Transitive verbs are such kinds of verbs in which action verbs have a definite object on which, or for which the action is being performed. That means the action has a definite recipient or object.
To identify them, you can ask the question – ‘what is the object being affected by the verb?’
Transitive verbs Example:
Rose is painting the kitchen walls. (What is Rose painting? The kitchen walls.)
Thus, we see that there is a specific object on which the action is done.
These verbs also are shown an action but here there is no specific object on which the action is being done. To recognize these verbs, we ask the question – ‘what is the object being affected by the verb?’ If there is no answer present in the sentence (4 types of sentence in English), we can say the verb in the sentence is an intransitive verb.
Intransitive verb Example:
Rose is painting right now. (What is Rose painting? There is no answer.)
This means that in the sentence, painting is an intransitive verb. An intransitive verb telling us about the action of the subject but there is no specific object for the action.
Helping or Auxiliaries Verbs
An auxiliary (also called Helping, Auxiliaries, or Verbal auxiliary verb), Helping verbs are verbs that, as their name suggests, help the main verb in a sentence by extending the meaning of the verb. These types of verb assist the main verb in showing time and meaning.
2 types of helping verbs in English grammar
- Primary Auxiliaries verb
- Modal Auxiliaries verb
Primary Auxiliaries verb
These verbs function both as helping and main verbs. (be, do, have)
Primary auxiliaries verb Examples
- He is the boss here.
- She hasher own car.
Modal Auxiliaries verb
These verbs are used to change the tone and mood of the main verb.
Can, could, may, might, shall, will, would, should, must and ought to are called modal auxiliaries verbs.
Modal Auxiliaries verbs Examples
- She can run fast.
- You should study English.
Linking or Copular verb
Linking or Copular verbs are unlike other verbs as they do not tell anything about the subject themselves, instead they connect the subject to a noun or adjective that helps in describing or providing additional information about the subject.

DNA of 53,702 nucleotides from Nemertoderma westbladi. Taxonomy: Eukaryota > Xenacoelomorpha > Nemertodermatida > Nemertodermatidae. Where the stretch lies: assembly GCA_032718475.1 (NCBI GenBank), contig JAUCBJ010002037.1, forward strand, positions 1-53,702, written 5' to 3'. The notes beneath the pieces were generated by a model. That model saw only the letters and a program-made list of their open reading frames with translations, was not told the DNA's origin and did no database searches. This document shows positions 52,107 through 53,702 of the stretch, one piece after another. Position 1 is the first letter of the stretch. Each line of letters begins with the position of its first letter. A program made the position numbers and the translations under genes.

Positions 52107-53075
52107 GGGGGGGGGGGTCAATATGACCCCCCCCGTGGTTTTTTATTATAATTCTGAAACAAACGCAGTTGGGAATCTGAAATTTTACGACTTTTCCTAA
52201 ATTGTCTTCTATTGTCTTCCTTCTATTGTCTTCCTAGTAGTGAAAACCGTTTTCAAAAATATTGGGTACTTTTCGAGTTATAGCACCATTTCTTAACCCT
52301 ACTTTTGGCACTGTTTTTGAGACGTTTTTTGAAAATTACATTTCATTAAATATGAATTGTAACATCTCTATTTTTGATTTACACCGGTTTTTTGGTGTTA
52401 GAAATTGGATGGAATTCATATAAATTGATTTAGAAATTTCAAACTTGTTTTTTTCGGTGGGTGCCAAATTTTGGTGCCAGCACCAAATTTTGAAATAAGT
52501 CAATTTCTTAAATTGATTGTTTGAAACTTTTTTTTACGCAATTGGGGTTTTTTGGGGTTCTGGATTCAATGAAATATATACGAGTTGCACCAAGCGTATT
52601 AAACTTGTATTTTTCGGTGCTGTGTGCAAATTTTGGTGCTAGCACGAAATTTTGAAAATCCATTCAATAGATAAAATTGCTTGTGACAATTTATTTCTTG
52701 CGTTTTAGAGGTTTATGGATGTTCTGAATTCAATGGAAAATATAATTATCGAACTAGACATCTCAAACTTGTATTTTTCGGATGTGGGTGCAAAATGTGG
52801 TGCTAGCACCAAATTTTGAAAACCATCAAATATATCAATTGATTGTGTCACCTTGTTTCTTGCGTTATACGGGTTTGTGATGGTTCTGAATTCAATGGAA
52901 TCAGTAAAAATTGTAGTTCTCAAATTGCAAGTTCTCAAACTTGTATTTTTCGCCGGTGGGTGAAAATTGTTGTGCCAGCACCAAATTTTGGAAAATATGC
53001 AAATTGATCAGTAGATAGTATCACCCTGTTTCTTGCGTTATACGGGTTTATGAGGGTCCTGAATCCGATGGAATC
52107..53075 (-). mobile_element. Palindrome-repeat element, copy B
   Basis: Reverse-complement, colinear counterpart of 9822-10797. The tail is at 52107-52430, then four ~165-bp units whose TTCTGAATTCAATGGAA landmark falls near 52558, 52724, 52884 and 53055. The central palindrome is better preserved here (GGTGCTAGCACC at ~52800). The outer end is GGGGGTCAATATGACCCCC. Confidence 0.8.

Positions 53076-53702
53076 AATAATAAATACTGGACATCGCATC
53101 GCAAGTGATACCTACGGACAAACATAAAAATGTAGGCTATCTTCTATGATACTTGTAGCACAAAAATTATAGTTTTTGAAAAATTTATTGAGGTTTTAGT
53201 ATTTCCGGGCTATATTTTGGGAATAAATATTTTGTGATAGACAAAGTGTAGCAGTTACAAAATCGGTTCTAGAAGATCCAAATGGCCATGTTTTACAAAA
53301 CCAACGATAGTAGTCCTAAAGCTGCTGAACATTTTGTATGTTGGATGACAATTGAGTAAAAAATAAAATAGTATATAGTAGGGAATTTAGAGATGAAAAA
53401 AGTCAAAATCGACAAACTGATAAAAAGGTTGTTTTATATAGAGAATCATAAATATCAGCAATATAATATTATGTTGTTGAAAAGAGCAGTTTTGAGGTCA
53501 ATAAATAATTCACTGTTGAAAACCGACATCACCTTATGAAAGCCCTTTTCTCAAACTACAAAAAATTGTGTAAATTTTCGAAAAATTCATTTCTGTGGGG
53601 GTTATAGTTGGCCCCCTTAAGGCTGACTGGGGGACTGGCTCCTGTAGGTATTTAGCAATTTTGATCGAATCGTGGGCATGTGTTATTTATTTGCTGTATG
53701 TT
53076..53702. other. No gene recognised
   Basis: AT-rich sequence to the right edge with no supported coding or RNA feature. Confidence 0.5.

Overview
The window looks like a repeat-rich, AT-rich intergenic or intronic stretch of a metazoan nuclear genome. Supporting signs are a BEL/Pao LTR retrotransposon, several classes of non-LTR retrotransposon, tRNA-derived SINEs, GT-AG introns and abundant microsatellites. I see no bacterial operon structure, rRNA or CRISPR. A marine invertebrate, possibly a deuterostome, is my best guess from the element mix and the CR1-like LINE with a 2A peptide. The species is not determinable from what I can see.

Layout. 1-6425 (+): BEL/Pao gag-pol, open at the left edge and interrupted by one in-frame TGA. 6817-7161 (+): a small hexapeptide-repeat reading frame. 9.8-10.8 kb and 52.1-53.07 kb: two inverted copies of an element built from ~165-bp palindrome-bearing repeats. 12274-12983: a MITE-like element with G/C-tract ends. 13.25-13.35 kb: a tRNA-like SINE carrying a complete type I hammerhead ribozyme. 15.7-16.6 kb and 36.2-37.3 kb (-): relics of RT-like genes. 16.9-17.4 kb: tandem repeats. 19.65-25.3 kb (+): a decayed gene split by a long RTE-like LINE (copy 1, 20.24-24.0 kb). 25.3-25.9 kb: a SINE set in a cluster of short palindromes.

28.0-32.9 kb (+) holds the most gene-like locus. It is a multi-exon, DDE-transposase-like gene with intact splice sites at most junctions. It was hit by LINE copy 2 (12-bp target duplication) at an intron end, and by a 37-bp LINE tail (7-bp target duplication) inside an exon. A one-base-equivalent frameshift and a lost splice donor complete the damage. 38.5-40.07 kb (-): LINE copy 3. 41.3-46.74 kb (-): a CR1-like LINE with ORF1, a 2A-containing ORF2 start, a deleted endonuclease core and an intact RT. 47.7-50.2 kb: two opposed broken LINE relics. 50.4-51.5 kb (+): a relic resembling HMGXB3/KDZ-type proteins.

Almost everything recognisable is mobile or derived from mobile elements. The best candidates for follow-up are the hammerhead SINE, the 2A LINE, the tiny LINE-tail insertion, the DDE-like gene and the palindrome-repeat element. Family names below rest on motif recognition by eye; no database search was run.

It is important to remember that:
The difference between a helping verb and a linking verb is that the linking verb is used to connect the subject with something that describes it. Whereas, the helping verb is used together with an additional main verb to express the action.
Difference between linking verb and helping verb
- I am tall. (linking verb)
- I am running. (helping verb)
In the above example, the same word can be used as a linking verb as well as a helping verb.
Linking verb Examples
- He is the manager. (Here, the verb is ‘is’ adding information to the subject ‘He’.)
- They are naughty children. (Here, ‘are’ is the linking verb joining the subject ‘they’ to the complement ‘naughty children’.)
Regular or weak Verb
Those verbs that form their past participle with ‘d’ or ‘ed’ as suffixes are regular verbs. These verbs do not undergo substantial changes while changing forms between tenses. These verbs are also called weak verbs.
Regular verb Examples
Examples of regular verb according to Present, Past, Past Participle
Irregular or strong Verb
Irregular verbs are the verbs that change their form completely when changing from base form to past participle and perfect participle.
Most of the time, they form their past times by a change in the main vowel of the present tense and without the addition of any ending. We cannot tell or predict what form irregular or strong verb is going to take in a changed tense. One has to memorize the changes in the verb forms initially, as later with practice it becomes a matter of habit.
Irregular Verb Examples